Monday, May 30, 2011

"Barney Google"

Here is a novelty tune treat! "Barney Google," written by Billy Rose and Con Conrad.
Sheet music for the song.
This was one of George's favorite tunes as a child. He would listen to it on his Aunt Ruth's Edison phonograph. Years later when he inherited the beloved Edison phonograph, "Barney Google" was not among the Edison records.

This tune below, is believed to be the very same version that George played with delight in the 1930s. It was recorded on April 13, 1923, and features the vocals of Billy Jones and Ernie Hare.

Little did he know that the date of April 13th, when this was recorded, would be the birthday of his future wife, Janet Ferroli, who also had fun listening to this song!

So, without further ado...Enjoy.

Tuesday, May 10, 2011

Books, Books, Books

As a jazz writer, researcher, reviewer and reporter George was prolific. Especially since he got started in his jazz writing later in life, he has scores of articles, reviews, liner notes, photographs, interviews and research for various book projects.

At this time we are assessing all his writings and evaluating which book projects would be best to start with. As early as the 1960s George was researching one of his favorite performers Jack Teagarden for whom he met, played with and shared a bottle back in the day. Considering he died in 1964, George basically researched his whole life even writing to request his birth certificate from Texas, to which he received a response that no birth record existed for him in their records.

George published an article concerning his first meeting with Big T and is barely in frame in a great photograph he had in remembrance of the night he played with T. Perhaps his biography on Jack Teagarden might be a good beginning for a George A. Borgman book launch.

Friday, May 6, 2011

"What is Traditional Jazz?" by George A. Borgman

What is traditional jazz? It is the wonderful music that originated in New Orleans, traveled on river boats up the Mississippi River into Memphis, St. Louis, and eventually into Chicago and New York City. In Chicago such black musicians as Louis Armstrong and King Oliver were featured in clubs, and several white musicians from New Orleans formed the Original Dixieland Jazz Band there and moved on to New York, where they made the first jazz recording. The stride piano style allegedly originated in New York's Harlem.

During Prohibition, jazz became so popular in speakeasies and night clubs that the 1920s became known as the Jazz Age, and music performed for the dancers is known as hot dance music. It was played from charts, and solos were improvised, whereas the music of New Orleans and Chicago was performed without music. As time went by, along came such bands as Fletcher Henderson's and Glen Gray's Casa Loma Orchestra, and they began playing a more jump style that led into the swing idiom.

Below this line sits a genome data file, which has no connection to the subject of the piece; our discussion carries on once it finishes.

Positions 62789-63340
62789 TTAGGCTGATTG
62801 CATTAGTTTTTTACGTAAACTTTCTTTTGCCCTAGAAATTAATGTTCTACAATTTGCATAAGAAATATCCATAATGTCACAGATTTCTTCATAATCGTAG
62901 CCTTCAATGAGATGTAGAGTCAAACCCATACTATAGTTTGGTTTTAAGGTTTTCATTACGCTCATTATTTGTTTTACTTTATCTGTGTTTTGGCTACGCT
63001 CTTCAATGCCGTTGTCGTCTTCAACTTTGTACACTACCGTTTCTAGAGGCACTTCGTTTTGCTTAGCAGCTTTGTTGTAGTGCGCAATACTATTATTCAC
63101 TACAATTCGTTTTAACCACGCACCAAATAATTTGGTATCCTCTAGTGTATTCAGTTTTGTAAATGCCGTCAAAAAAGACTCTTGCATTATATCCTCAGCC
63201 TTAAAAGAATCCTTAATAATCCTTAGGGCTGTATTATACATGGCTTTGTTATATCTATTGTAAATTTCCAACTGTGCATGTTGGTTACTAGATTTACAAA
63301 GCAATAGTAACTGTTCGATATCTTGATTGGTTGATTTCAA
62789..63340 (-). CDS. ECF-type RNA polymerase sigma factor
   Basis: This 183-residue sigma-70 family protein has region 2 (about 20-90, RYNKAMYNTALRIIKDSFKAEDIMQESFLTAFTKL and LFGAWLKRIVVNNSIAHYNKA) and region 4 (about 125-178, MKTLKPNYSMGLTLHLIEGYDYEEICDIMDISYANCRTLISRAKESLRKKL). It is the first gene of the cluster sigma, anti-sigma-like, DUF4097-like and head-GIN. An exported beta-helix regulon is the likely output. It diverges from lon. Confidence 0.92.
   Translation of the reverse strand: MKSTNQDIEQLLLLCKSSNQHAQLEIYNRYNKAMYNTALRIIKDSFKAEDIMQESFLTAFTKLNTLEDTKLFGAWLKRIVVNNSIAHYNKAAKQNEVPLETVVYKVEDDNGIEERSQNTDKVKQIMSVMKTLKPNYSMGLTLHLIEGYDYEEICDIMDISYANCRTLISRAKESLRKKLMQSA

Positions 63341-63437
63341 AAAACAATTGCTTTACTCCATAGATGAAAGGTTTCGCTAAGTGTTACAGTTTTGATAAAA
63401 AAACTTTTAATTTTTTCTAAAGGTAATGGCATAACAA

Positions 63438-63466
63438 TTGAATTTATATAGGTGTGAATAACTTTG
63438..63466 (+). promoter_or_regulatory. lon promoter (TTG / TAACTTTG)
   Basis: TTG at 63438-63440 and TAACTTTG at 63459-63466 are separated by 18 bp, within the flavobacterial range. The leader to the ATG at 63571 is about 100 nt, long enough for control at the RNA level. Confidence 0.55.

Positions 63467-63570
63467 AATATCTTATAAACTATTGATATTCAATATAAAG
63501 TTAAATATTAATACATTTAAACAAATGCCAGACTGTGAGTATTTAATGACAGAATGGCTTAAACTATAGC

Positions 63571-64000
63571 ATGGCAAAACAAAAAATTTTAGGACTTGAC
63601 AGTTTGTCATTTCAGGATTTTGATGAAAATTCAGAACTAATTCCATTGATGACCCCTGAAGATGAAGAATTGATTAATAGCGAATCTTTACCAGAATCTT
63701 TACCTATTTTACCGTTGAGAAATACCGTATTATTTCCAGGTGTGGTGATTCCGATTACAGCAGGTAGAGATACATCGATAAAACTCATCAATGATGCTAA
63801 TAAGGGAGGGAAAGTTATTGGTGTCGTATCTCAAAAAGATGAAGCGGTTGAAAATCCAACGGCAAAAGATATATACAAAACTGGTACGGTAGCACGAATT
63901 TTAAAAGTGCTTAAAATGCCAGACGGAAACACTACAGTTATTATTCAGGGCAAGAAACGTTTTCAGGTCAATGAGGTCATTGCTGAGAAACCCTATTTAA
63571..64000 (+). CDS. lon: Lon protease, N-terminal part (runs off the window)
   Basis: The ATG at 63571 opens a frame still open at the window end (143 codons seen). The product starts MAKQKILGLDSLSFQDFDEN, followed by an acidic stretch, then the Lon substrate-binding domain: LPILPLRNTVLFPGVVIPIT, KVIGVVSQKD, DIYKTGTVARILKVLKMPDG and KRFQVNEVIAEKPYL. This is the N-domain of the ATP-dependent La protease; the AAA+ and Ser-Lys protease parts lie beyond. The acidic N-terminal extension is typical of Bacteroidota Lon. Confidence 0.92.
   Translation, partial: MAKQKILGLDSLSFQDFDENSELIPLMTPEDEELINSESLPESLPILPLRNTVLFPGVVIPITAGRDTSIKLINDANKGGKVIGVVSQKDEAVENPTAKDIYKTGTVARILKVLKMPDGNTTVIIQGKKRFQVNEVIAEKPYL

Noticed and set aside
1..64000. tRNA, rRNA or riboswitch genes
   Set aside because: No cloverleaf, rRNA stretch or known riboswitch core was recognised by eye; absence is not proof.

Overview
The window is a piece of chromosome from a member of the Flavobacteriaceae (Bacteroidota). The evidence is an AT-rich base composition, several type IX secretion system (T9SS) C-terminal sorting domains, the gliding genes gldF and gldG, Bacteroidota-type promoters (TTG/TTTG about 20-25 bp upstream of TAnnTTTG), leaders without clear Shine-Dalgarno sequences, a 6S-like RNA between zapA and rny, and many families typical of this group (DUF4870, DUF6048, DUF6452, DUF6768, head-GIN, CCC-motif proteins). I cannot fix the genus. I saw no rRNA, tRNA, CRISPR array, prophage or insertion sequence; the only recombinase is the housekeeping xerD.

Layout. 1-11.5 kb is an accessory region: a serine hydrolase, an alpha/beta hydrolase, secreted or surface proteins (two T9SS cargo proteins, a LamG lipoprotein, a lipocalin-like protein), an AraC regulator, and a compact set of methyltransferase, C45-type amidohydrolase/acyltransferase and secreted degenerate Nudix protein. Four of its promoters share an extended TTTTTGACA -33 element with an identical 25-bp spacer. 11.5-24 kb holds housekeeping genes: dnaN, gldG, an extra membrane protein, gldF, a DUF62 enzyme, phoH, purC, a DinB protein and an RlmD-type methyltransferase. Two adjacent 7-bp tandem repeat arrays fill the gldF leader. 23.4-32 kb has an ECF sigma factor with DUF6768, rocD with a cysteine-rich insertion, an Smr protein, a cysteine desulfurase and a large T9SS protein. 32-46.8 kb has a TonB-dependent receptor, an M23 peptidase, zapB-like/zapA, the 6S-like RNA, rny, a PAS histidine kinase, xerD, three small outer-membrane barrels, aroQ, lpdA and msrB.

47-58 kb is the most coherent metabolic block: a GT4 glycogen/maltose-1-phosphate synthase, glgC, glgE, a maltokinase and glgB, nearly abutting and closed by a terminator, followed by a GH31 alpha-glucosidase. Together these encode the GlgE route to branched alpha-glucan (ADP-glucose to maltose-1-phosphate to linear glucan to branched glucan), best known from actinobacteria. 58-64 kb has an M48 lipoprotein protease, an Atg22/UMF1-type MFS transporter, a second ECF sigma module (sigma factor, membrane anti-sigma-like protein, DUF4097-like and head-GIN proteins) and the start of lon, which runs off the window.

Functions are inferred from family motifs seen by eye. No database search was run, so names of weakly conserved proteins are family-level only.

Johann Sebastian Bach
All the styles mentioned above can be called traditional jazz, in my opinion. Many people imply that jazz is the only music that is improvised. That's not true, Johann Sebastian Bach and other organists improvised in cathedrals, and in my opinion any composer - a monk who thought up a Gregorian chant, Bach, Mozart, Beethoven, George Gershwin and other Tin Pan Alley composers - were improvisers when they wrote original tunes. So, improvisation is not limited to jazz, trad or otherwise.

I was classically trained on piano, clarinet and saxophone and have two degrees in musicology, but I love jazz and swing, which I used to play in the 1940s and early 1950s. I was never a great improviser, though, and I admire the jazz musicians who can improvise well.

I have one pet peeve, and that is when a bandleader identifies the music of "Louisiana Fairy Tale" as being written by Fats Waller or Louis Armstrong! J. Fred Coots wrote the music for that tune. Let's get it right, guys! And who was the clarinet player who took the solo on "Louisiana Fairy Tale" on the original This Old House on PBS? The answer: Billy Novick of the New Black Eagle Jazz Band.

Thursday, May 5, 2011

Jazz Journalists Association Won't Post George's Obituary

Without any response to inquires, as to why George A. Borgman who had been a jazz journalist from 1991 to 2009, the Jazz Journalists Association, for whom George was a member, has refused to acknowledge George’s death and post his obituary on the Associations website under The Last Post.

An obituary was sent via e-mail to Todd Jenkins on November 7, 2009 after asking Mr. Jenkins whether they would be interested in posting it. Noticing that no obituary was posted on The Last Post Mr. Jenkins was contacted again on November 20, 2009. He wrote back saying, “I've been having a lot of browser problems; I can't get anything to upload properly. If I can't get it resolved over the weekend, I will e-mail this file to another JJA contributor and have him upload it. Sorry for the delay!”

Fast forward to April 26, 2011 when it was again noticed that no obituary, not even a short mention, was listed on the website. Mr. Todd was contacted, again, via the website’s contact page, with this message, “I had submitted an obit on JJA mem. George Borgman who died in 09. He wrote for several trad jazz pub + was a contributing editor and NE correspondent for The Miss Rag. I noticed he was not added. Why?”

This time there was no answer.

What explanation could there be for not publishing Jazz Journalists member George’s obituary? Is this just some ham-fisted oversight or is there another reason why the Association won’t acknowledge his death?